Include private centres in preschool push
I AM curious about how the $290 million investment in the preschool sector, over five years, will be implemented. (‘Preschools: Funds to boost teaching quality’; Tuesday).
Minister of State for Education Masagos Zulkifli said the funding will also go towards keeping fees affordable, and upgrading centres and programmes. Preschools are either privately owned or operated by organisations such as the National Trades Union Congress (NTUC) and PAP Community Foundation (PCF).
In my 15-year involvement in the industry, I have not known of any government funding for upgrading the facilities of privately owned centres, so I cannot see how this can lower the cost of preschool education in such centres.
There is also no reason for the Government to fund the upgrading of centres run by NTUC and PCF as they have their own fund sources and are usually already paying rent that is below market rates.
As for upgrading programmes, I hope efforts to boost the curriculum and resources will be extended to private centres to alleviate their costs.
When I visited Western Australia to study its system of preschool education support, I discovered that the centres could borrow toys, puppets, educational games, drama costumes and other resources they needed for teaching and learning from community libraries.
These are useful resources that are infrequently used by a centre and which public institutions can lend out.
The massive funding announced in Parliament should also be used to help private preschool centres keep costs down and thereby keep their fees affordable.
Yee Jenn Jong
Footnote: My original letter had asked the Ministry to specifically explain the breakdown of the $290 million and how it can be used to keep cost of preschool affordable. This portion was unfortunately deleted by the Forum editor. It was the main purpose of my letter, to ask for the breakdown.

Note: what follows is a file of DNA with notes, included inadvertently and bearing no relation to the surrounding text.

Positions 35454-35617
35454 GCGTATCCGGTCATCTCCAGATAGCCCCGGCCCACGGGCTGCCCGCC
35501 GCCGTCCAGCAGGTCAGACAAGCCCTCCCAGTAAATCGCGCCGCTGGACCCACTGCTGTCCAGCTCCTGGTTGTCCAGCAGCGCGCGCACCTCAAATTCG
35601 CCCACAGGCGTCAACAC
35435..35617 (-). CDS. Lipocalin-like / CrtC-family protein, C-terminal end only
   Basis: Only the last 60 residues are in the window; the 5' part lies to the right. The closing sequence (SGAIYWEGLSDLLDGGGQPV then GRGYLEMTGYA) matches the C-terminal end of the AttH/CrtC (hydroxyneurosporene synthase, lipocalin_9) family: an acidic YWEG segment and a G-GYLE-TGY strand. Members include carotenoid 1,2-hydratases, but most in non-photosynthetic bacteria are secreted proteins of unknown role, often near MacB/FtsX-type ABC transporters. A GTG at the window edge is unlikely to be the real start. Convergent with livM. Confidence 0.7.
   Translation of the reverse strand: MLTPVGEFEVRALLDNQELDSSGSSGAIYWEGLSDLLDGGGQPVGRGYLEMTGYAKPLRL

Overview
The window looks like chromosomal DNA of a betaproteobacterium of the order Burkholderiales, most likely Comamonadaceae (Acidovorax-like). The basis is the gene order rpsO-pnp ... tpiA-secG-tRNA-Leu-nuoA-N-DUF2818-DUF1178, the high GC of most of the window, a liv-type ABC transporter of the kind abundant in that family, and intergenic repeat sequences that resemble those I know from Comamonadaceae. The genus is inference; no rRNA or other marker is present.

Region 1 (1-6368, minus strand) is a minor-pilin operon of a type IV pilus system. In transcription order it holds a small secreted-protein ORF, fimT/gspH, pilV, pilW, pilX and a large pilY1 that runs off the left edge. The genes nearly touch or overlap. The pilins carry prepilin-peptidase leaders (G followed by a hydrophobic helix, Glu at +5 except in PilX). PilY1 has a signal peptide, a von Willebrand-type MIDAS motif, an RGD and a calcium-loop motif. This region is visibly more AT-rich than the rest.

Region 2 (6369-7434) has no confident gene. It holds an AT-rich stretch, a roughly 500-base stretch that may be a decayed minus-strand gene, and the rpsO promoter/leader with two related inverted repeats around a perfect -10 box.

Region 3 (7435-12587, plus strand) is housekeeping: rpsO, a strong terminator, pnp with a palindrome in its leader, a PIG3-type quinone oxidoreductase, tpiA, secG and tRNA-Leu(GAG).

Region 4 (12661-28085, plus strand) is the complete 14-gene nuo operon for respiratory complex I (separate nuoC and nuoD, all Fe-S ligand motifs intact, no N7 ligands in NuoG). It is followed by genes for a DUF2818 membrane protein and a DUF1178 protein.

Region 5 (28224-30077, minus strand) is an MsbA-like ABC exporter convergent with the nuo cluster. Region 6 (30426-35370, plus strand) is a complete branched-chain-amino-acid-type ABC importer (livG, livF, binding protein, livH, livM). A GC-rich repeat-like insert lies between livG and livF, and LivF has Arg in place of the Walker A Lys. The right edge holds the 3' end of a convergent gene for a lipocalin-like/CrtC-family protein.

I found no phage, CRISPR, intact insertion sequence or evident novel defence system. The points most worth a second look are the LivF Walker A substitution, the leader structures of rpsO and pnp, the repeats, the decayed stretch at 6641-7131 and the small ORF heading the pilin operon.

———————– Reply by MOE & MCYS ——————
ST Forum, March 16, 2011
Why preschool subsidy is selective
WE THANK Ms Yvonne Lee (‘Private centres left out: Shouldn’t all preschoolers be eligible for aid?’) and Mr Yee Jenn Jong (‘Include private centres in preschool push’) for their feedback last Thursday.
The Kindergarten Financial Assistance Scheme, disbursed by the Ministry of Community Development, Youth and Sports (MCYS), aims to ensure that children are not deprived of a preschool education because of the family’s financial circumstances.
The increase in the eligible monthly household income criterion from $1,800 to $3,500 from April 1 will let more families benefit from the scheme’s subsidies.
Eligibility requires kindergartens to be registered with the Ministry of Education (MOE), be non-profit, secular and in a good financial position to provide quality preschool education.
These criteria serve to ensure that assistance is targeted at kindergartens which serve lower- and middle- income households. There are about 240 eligible kindergartens which are well-distributed across Singapore.
MCYS and MOE are committed to enhancing the quality, accessibility and affordability of preschool education. We make available a range of resources to all preschools. These include funding to uplift the quality of preschool educators and the Singapore Preschool Accreditation Framework, which helps preschools appraise and improve their teaching, learning and management practices.
MOE also provides resources for curriculum development and opportunities for professional development, such as seminars, learning journeys and overseas work attachment programmes, to all preschool teachers.
Choo Lee See (Mrs)
Director of ComCare and
Social Support Division
Ministry of Community Development, Youth and Sports
Sum Chee Wah (Miss)
Director, Education Programmes
Ministry of Education
Former NMP Siew Kum Hong’s comments in his blog: